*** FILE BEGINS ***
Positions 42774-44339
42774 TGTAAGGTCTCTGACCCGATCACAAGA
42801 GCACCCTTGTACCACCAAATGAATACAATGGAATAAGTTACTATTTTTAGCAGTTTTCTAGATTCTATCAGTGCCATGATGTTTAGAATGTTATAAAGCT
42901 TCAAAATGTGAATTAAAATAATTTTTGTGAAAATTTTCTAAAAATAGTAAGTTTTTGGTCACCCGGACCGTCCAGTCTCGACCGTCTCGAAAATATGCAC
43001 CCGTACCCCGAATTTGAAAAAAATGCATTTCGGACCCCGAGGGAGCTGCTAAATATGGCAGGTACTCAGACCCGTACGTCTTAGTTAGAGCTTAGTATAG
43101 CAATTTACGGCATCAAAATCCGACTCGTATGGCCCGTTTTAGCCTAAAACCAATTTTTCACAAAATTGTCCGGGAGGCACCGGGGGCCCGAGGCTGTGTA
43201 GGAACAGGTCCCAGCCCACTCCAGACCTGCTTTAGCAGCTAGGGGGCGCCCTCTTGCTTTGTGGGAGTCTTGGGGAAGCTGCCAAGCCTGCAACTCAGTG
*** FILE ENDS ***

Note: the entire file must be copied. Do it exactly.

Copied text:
Positions 42774-44339
42774 TGTAAGGTCTCTGACCCGATCACAAGA
42801 GCACCCTTGTACCACCAAATGAATACAATGGAATAAGTTACTATTTTTAGCAGTTTTCTAGATTCTATCAGTGCCATGATGTTTAGAATGTTATAAAGCT
42901 TCAAAATGTGAATTAAAATAATTTTTGTGAAAATTTTCTAAAAATAGTAAGTTTTTGGTCACCCGGACCGTCCAGTCTCGACCGTCTCGAAAATATGCAC
43001 CCGTACCCCGAATTTGAAAAAAATGCATTTCGGACCCCGAGGGAGCTGCTAAATATGGCAGGTACTCAGACCCGTACGTCTTAGTTAGAGCTTAGTATAG
43101 CAATTTACGGCATCAAAATCCGACTCGTATGGCCCGTTTTAGCCTAAAACCAATTTTTCACAAAATTGTCCGGGAGGCACCGGGGGCCCGAGGCTGTGTA
43201 GGAACAGGTCCCAGCCCACTCCAGACCTGCTTTAGCAGCTAGGGGGCGCCCTCTTGCTTTGTGGGAGTCTTGGGGAAGCTGCCAAGCCTGCAACTCAGTG